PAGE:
If you think your life’s untouched by modern slavery, it may be time to think again.
Are the plantation workers who harvest the beans for your coffee paid fairly? Was your favourite t-shirt made in a factory that uses child labour? Does the recruitment agency that supplies your business with seasonal workers charge them a fee for providing them with a job?
Each one of these products and services has a human labour cost and chances are some of the workers who help deliver or create them may be slaves.
According to Anti-Slavery International: “It is near certain that slavery can be found in a supply chain in every single company.”
This claim has led to some viewing slavery-free supply chains and products as a near impossibility.
But as Kevin Hyland, the UK’s former Anti-Slavery Commissioner, rallied following a recent panel on the topic: “It is time to erase the word ‘impossible’ from our vocabulary.”
How big is the problem?
In its July 2018 report, The Global Slavery Index estimated that there are over 40 million people living in modern slavery around the world.
Of that total, 16 million are working for private enterprise in areas such as farming, mining and fishing and domestic services; 24.9 million people are trapped in forced labour and 70% of all of those living as slaves are women and girls.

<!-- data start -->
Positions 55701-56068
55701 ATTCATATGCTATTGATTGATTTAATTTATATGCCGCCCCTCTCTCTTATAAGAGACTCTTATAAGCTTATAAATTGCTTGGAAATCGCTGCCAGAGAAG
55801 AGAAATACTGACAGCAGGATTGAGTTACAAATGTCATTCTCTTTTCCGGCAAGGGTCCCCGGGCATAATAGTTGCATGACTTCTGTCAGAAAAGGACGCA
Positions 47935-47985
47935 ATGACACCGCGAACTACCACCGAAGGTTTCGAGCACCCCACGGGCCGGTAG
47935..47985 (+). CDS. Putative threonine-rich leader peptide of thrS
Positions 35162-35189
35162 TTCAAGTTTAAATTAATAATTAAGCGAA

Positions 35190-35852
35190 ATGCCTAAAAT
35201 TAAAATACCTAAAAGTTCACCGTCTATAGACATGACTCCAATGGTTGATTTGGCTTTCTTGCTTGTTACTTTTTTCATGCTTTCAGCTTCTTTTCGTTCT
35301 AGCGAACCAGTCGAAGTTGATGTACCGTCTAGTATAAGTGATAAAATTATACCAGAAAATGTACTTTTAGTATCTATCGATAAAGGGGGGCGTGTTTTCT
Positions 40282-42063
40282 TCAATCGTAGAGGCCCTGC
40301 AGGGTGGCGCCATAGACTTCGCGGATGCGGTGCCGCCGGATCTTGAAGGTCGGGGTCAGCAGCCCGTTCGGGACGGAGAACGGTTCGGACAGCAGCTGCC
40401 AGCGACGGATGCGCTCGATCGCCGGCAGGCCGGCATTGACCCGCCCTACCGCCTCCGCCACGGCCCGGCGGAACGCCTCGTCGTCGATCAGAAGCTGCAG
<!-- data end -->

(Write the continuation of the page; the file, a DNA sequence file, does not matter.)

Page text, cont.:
How can slavery enter business supply chains?
A myriad of factors shape the answer and not all of them are touched on here. But let’s begin by acknowledging that we live in a rapidly changing world.
Politics and conflict have seen vast numbers of people move across regions and borders in pursuit of a better future.
One result of this is the creation of a global, borderless workforce, moving in very vulnerable conditions and often working in the informal economy where they are more likely to fall prey to forced labour and human trafficking.
It’s naive, however, to think such issues are restricted to war zones or the world’s human rights hotspots. As the United Nations points out: “Every country in the world is affected by human trafficking whether as a country of origin, transit or destination for victims.”
A second factor is economics.
The UN says modern slavery and human trafficking is the second largest criminal activity in the world. And it’s growing, because while it’s morally corrupt and illegal, it’s also extremely profitable.
Figures from the International Labour Organization say forced labour generates $150 billion a year in illicit profits – that’s more than the current GDP of Kuwait which stands at $111 billion.
It is unfathomable that a price can be put on a human being. Yet it is a reality. According to the book Disposable People: New Slavery in the Global Economy: “In 1850, an average slave in the American South cost the equivalent of $40,000 in today’s money. Today a slave costs about $90 on average worldwide.”